Lithophane pertorrida (McDunnough, 1942)
WA : Whitman Co.
Rose Creek Preserve; TNC, 2382 ft
April 08, 1989, L. G. Crabo.
Specimen courtesy of LGCC
Photograph copyright: Merrill A. Peterson
Lithophane pertorrida is a late fall and early spring-flying, medium-sized moth (FW length 18–21 mm) from east of the Cascade Mountains. It has an elongate, blue-gray forewing with whitish gray in the orbicular spot and red-brown in the reniform spot. They are bluish gray, slightly darker in the median area and whitish gray on the anterior base. A thin black basal dash is usually bordered anteriorly by yellow scales. The antemedial and postmedial lines are gray, double-filled with slightly lighter gray. The antemedial line is irregular, oriented perpendicular to the wing. The median line is very faint gray, evident as a dark part of the median area. The postmedial line is weakly scalloped, drawn sharply toward the base on the costa, is angled toward the base lateral to the reniform spot and more angled similarly from the lower end of the spot to the posterior margin. The pale gray subterminal line is faint, usually broken into indistinct spots, slightly irregular. It is preceded by a row of gray spots or black chevrons except near the costa. The terminal line is dark gray, a line or series of weak spots. The fringe is gray, weakly mottled. The orbicular spot is large, figure-eight shaped with the lower end a fused suborbicular post, outlined in black and filled with whitish gray anteriorly and the ground color at the lower end. The reniform spot moderately large, kidney-shaped, outlined in gray except black inferiorly, and is lined with the ground color peripherally and red-brown centrally. A small dark gray to black claviform spot is often present. The hindwing is light brownish gray with darker discal spot, postmedial line, and thin terminal line. The hindwing is lighter gray with a dark base. The head and thorax are gray with a lighter gray collar with a black transverse line across the upper third. The head and thorax appear sculpted with raised ridges and tufts. The abdomen has a reddish tint. The male antenna is weakly biserrate.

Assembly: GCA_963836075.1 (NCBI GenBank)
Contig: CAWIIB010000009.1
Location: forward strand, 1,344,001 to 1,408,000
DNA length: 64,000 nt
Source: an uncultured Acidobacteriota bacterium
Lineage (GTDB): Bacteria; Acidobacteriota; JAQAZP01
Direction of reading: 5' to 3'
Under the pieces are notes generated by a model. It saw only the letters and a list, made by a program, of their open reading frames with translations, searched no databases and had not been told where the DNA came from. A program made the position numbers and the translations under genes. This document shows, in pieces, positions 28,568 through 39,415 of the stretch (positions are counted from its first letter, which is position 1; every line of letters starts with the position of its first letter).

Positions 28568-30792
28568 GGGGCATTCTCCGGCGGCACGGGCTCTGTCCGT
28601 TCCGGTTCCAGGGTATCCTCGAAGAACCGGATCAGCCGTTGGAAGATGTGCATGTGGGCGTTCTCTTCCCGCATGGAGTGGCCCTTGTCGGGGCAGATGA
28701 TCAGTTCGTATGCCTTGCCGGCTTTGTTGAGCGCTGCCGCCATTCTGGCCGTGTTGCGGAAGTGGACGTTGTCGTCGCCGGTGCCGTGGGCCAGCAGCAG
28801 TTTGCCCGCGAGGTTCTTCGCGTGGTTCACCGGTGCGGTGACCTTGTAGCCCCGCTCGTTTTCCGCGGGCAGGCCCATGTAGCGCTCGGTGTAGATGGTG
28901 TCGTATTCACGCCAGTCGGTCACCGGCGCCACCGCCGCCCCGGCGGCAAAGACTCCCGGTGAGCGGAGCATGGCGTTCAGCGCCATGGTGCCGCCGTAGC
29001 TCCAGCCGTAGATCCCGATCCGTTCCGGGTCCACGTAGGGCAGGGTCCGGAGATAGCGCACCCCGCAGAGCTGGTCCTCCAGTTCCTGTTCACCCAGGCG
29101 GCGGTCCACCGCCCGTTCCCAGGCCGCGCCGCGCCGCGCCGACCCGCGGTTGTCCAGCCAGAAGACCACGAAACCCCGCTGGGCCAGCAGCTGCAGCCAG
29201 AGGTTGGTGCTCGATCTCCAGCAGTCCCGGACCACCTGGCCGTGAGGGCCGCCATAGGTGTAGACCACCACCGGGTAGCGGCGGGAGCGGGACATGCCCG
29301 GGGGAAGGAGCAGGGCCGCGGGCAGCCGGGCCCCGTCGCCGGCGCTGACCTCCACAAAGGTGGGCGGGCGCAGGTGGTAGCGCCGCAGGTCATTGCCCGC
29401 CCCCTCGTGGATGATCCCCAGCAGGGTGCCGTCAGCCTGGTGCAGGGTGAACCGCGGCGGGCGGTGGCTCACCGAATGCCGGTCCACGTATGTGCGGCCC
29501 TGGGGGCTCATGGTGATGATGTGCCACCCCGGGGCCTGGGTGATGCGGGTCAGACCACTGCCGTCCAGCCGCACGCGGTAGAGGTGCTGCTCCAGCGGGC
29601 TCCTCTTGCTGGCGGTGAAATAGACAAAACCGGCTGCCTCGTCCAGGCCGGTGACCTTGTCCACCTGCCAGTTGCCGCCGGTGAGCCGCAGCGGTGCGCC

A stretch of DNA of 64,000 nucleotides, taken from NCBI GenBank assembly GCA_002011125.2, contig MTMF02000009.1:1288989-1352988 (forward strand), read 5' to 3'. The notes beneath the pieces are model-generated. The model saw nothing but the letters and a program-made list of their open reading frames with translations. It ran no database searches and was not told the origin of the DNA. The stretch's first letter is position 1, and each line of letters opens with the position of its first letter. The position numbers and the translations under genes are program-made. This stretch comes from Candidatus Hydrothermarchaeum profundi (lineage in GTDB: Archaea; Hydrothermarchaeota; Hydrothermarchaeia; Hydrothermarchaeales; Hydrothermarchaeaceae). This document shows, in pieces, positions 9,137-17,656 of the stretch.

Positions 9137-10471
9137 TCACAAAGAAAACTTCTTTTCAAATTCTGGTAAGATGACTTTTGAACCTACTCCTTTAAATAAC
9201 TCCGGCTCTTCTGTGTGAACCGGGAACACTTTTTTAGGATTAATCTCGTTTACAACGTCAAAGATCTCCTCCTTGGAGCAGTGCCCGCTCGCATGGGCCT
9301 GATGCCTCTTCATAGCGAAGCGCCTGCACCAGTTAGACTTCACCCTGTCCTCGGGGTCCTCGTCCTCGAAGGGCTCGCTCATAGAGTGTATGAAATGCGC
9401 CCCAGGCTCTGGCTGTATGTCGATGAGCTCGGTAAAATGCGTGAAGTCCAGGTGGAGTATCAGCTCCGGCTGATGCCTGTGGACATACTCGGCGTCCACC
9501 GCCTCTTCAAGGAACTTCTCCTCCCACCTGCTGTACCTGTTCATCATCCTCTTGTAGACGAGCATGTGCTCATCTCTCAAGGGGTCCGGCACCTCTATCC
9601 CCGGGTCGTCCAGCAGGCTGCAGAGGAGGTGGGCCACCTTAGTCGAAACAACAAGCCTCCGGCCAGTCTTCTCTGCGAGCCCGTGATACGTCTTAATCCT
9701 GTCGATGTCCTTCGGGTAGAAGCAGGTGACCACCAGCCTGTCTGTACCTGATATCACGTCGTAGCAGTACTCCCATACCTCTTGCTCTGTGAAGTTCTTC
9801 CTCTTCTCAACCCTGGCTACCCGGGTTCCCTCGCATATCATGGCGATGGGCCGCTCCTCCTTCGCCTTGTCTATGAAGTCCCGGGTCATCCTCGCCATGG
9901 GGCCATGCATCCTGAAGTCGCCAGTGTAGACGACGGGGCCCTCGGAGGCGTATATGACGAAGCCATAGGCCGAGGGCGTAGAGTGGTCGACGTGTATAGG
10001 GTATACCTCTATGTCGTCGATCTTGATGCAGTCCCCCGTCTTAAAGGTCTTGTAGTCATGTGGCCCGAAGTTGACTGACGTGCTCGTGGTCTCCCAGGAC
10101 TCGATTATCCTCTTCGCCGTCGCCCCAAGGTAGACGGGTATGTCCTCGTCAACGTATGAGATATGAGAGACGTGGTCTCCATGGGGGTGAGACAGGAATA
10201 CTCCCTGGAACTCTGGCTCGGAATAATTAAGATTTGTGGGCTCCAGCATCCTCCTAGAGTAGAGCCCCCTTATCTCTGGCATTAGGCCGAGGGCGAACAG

This species can be identified by its blue-gray color, pale-filled figure-eight-shaped orbicular spot, and red-brown reniform spot. It is most likely to be confused with Lithophane georgii, a widely distributed species with gray forewings and pale spots. The filling of its reniform spot is predominantly gray with at most a small amount of red-brown in the posterior third of the spot. It also lacks the warm color near the basal dash found in L. pertorrida. Dark forms of Lithophane baileyi can resemble this species, but are darker gray with a slight green or silvery tint. Its basal dash is black and white.
The type locality of Lithophane pertorrida McDunnough is B[ritish] C[olumbia], Lillooet.
This species is common and widely distributed along the West Coast in moist forests. In the Pacific Northwest, it is particularly common in mixed hardwood forests and coastal rainforests at low to middle elevations west of the Cascades. It also occurs in mixed hardwood-conifer forests at higher elevations in the Cascades. It appears to be more narrowly restricted to riparian habitats along creeks and rivers at middle elevations east of the Cascade and Coast Mountains.
Lithophane pertorrida is found west of the Cascades in Oregon, and in the interior of our region from central British Columbia through eastern Washington and Oregon. It is most commonly collected at low elevations in forests and is absent from dry open steppe habitats.
The range of this species extends south through California from the Northwest, reaching the border with Mexico.
This species is a foodplant generalist feeding on many kinds of hardwoods including Aceraceae, Betulaceae, Rosaceae, and Salicaceae. Larvae may also be partly carnivorous, feeding on insects and other caterpillars.
Adults emerge in the fall and have been collected from early September to mid-October in our region. They reemerge to mate and lay eggs in the spring. Early season records span mid-March to late April. This species is nocturnal and comes to lights. It has also been collected at sugar bait in Washington.
Miller & Hammond (2003)
Powell & Opler (2009)